Tradie Given First Degree Burns By Reflective Stripe On High-Vis Shirt
A West Australian doctor has issued a warning to tradies, after treating a worker for first-degree burns from the reflective stripe on his high-visibility uniform.
The 40-year-old man took himself to the Sir Charles Gairdner Hospital emergency department in Perth, complaining of a painful red rash across his back.
The rash, which stretched across the width of his back, coincided with the upper high visibility band on his work shirt, which he had been wearing all day while working as a field environmental engineer.
"The patient also reported that the high visibility tape on his shirt often becomes extremely hot when he works out in the sun," Emergency medicine specialist Ioana Vlad wrote in the Medical Journal of Australia, released on Monday.
"And he has to change position so the shirt does not touch his skin in that area."
The man was treated for a first-degree burn and was reportedly left in pain for a few days.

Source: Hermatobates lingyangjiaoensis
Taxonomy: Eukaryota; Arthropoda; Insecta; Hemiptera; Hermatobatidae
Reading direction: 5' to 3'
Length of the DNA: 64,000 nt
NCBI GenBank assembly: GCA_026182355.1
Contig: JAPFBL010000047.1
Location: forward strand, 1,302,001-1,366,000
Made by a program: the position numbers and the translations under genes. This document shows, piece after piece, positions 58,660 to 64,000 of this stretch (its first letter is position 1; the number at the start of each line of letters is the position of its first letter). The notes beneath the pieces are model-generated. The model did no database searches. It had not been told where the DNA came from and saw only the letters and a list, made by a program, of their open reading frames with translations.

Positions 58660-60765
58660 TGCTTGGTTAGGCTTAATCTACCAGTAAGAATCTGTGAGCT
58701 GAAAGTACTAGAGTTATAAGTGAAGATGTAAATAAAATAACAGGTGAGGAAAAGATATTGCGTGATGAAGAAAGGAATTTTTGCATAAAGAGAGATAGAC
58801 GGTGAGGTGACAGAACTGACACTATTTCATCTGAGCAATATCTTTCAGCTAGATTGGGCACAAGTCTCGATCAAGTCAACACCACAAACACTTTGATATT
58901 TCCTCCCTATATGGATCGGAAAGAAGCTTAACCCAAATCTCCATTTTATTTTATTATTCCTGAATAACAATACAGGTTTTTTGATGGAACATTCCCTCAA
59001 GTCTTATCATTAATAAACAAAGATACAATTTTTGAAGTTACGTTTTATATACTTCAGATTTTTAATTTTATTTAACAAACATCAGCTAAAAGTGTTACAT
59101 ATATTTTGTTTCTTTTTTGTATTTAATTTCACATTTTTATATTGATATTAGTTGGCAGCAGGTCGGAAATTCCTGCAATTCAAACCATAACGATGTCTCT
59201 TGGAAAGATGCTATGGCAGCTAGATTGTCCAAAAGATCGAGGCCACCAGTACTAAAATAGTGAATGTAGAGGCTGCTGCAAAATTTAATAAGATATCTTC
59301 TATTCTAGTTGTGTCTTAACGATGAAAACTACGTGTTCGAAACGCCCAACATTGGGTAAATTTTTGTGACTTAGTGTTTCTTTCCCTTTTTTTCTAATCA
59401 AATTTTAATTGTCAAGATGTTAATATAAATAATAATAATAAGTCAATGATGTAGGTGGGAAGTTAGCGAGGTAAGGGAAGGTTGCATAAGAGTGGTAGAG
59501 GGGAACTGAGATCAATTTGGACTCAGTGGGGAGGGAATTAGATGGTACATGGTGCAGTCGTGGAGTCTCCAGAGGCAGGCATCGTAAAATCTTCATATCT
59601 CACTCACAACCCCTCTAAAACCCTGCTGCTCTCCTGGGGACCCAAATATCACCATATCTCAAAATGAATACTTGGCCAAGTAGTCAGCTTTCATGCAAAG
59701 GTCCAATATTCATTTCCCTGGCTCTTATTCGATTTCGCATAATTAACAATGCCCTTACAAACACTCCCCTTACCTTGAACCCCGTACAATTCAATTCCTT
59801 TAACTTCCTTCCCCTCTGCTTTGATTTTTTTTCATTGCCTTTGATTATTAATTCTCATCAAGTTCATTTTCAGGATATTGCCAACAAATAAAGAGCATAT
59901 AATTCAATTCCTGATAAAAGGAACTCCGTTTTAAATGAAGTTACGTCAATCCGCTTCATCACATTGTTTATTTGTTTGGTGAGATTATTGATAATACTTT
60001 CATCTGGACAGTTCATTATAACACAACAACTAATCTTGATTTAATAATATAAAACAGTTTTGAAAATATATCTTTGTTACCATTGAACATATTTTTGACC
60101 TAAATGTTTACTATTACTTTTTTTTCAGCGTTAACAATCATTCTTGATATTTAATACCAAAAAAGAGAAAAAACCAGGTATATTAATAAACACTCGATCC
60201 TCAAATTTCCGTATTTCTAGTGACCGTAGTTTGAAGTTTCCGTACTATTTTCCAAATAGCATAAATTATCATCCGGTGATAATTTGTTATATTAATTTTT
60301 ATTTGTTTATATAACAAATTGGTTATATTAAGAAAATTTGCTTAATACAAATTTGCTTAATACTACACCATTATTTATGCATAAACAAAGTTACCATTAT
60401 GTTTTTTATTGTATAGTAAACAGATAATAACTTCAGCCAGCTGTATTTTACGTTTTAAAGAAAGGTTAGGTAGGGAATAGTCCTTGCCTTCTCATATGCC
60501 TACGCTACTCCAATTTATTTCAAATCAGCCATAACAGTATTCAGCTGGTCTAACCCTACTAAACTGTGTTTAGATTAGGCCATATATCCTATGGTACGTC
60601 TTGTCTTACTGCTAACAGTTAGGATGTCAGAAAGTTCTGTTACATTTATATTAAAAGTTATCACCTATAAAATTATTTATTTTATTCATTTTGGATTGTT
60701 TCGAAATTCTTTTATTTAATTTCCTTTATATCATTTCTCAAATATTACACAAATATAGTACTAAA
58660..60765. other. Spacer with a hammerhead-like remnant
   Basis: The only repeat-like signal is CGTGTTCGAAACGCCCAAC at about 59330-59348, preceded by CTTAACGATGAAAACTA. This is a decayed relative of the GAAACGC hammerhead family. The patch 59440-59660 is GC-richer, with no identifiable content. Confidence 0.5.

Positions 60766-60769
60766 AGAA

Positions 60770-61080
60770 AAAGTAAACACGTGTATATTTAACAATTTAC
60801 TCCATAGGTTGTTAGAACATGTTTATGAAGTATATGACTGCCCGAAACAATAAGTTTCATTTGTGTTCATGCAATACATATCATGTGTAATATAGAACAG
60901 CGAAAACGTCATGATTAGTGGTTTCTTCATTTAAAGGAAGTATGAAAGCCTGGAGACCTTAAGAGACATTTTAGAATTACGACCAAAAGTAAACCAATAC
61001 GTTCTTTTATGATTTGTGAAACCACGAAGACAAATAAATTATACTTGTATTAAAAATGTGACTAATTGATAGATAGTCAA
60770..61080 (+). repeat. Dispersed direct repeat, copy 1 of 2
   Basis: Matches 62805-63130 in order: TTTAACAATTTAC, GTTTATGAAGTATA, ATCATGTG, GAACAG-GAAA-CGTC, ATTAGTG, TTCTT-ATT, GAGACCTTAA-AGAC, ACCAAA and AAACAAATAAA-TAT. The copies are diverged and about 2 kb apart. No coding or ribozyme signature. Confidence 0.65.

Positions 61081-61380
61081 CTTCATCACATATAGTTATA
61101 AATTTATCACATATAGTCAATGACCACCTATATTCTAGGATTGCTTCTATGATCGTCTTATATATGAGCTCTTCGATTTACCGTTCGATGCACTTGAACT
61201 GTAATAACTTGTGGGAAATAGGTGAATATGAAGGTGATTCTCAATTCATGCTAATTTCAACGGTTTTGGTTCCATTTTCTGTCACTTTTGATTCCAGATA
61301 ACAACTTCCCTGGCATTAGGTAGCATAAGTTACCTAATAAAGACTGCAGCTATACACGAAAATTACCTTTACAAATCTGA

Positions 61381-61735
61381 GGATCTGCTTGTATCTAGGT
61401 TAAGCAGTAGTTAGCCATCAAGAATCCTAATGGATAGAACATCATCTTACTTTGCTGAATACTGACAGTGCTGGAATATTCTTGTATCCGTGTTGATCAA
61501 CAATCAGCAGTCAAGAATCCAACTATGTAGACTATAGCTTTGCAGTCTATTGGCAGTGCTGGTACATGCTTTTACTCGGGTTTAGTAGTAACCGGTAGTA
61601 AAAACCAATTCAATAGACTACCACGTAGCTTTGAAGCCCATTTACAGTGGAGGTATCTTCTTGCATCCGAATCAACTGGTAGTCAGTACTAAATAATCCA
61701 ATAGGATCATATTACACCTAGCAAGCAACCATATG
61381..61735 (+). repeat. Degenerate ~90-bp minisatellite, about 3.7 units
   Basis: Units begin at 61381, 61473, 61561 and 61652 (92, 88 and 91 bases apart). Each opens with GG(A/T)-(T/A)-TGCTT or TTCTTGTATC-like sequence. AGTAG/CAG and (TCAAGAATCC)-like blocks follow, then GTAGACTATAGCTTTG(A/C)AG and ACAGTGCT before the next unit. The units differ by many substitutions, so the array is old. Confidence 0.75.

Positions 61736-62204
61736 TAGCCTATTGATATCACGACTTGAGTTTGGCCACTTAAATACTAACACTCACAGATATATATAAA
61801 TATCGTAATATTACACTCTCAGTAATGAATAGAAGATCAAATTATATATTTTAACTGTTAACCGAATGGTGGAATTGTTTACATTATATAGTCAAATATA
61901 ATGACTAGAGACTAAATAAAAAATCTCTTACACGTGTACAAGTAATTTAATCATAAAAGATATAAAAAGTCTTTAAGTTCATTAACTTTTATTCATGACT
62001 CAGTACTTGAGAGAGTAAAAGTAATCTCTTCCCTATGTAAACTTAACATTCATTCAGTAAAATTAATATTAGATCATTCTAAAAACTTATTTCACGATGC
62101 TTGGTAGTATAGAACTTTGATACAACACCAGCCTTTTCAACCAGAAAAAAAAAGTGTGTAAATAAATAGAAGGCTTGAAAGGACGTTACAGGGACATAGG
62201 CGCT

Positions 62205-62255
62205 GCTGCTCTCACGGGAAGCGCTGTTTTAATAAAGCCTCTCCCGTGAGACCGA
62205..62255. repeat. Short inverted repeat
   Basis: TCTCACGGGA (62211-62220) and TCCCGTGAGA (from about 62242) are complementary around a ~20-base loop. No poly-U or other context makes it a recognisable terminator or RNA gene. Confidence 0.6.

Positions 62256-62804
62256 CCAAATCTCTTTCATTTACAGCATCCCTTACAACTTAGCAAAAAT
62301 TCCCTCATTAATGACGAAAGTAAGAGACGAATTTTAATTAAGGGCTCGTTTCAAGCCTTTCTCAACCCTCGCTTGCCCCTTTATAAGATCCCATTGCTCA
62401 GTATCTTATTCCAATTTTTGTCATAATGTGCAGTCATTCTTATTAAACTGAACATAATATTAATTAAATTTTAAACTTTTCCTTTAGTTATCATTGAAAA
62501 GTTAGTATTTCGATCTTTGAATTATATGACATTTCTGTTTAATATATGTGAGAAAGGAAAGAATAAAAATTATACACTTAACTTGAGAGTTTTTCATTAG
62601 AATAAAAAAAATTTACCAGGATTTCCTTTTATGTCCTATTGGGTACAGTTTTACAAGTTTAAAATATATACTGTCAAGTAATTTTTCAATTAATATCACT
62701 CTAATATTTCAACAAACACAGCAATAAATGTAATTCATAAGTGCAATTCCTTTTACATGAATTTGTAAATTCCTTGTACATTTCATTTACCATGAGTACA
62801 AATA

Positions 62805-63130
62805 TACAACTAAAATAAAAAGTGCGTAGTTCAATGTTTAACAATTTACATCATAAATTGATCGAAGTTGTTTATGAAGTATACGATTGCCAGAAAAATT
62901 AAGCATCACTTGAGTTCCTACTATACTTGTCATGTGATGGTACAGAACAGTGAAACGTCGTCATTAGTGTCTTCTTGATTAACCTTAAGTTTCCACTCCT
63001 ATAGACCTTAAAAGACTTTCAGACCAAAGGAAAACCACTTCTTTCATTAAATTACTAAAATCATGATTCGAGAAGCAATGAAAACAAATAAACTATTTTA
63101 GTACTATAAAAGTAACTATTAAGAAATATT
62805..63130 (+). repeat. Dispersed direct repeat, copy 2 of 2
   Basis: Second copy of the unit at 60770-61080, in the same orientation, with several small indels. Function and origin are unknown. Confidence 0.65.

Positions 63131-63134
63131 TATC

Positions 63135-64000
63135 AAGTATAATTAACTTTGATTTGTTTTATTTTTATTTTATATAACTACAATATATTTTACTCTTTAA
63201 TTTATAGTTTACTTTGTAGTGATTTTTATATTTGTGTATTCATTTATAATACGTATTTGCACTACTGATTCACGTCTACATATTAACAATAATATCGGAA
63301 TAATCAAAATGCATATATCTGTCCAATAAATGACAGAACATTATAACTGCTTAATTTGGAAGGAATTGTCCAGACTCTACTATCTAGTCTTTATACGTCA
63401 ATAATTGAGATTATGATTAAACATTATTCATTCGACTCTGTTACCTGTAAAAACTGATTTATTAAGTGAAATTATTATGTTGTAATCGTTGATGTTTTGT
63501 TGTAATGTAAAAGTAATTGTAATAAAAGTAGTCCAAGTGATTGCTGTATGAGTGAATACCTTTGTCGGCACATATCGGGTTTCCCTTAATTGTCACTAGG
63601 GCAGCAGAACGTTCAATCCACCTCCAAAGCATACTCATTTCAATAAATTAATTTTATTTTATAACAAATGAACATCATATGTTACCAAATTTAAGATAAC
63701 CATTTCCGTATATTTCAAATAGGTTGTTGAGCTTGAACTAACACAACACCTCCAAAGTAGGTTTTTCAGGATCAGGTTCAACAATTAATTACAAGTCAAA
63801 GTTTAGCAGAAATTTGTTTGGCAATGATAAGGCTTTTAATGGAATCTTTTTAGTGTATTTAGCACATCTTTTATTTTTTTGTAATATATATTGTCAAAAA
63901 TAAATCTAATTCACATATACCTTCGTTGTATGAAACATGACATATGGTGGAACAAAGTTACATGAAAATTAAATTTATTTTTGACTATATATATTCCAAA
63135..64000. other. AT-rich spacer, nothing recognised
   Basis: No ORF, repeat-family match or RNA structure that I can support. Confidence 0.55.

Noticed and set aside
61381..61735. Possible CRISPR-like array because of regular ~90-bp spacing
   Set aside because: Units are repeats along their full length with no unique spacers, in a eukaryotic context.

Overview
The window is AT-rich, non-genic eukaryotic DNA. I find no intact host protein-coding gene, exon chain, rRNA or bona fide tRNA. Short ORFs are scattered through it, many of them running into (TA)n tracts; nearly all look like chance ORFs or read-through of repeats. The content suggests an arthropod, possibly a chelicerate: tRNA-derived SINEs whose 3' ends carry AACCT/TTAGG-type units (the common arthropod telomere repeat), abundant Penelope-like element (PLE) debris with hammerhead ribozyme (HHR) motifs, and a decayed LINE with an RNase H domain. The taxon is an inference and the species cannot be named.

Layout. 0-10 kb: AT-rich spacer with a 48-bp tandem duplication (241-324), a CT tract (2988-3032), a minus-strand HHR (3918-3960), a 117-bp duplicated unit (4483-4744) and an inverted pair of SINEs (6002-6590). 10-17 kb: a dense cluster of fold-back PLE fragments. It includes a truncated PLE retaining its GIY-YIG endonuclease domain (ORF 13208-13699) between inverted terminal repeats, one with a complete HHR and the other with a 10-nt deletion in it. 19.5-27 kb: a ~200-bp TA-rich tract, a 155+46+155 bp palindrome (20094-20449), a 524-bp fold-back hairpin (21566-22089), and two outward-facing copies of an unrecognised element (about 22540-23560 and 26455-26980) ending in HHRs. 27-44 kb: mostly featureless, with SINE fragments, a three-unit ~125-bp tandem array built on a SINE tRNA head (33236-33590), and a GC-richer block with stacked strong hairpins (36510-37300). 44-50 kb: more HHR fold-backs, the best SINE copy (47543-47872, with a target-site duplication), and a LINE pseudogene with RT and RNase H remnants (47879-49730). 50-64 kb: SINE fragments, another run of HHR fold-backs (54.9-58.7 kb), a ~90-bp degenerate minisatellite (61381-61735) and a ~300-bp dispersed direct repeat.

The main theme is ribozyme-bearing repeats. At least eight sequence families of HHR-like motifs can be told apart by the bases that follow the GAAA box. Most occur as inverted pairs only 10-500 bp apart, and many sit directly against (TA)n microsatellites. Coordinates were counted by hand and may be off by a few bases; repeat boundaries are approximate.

To the author's knowledge, it's the first reported case of skin burns occurring due to the overheating of retroreflective tape.
"Workplaces mandating clothes with retroreflective tape should ensure that garments with the tape in areas touching the skin are not worn in very hot and sunny conditions and consider using removable vests instead," Vlad wrote.
The patient had been working as an environmental engineer and was required to wear the high visibility shirt.
According to the author, the patient had complained the retroreflective tape often became so hot while he worked in the sun that he had to constantly change position so the tape did not touch his back.
Retroreflective material is usually made up of minute glass beads or prismatic elements held in a transparent film. This reflects light, such as sunshine, back at its source.
The Queensland Government warns that this material can cause "discomfort and sunburn".
"In some cases where the tape bands extend over the wearer's shoulders, it increases heat build-up around the shoulders, neck and ears," it says on its Business Queensland website.
It advises that possible hazards should be recognised in the workplace's risk management practices and procedures.